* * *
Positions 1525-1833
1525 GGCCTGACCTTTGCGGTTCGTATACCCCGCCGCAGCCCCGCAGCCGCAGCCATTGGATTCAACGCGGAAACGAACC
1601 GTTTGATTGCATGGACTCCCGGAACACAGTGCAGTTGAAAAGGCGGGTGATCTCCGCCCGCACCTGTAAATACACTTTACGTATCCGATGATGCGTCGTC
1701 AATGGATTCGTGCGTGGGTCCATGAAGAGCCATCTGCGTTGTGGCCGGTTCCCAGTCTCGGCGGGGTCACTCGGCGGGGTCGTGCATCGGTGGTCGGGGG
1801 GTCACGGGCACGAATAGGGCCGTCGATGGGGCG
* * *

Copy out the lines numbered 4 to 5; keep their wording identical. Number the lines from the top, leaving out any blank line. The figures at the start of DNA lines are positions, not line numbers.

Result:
1701 AATGGATTCGTGCGTGGGTCCATGAAGAGCCATCTGCGTTGTGGCCGGTTCCCAGTCTCGGCGGGGTCACTCGGCGGGGTCGTGCATCGGTGGTCGGGGG
1801 GTCACGGGCACGAATAGGGCCGTCGATGGGGCG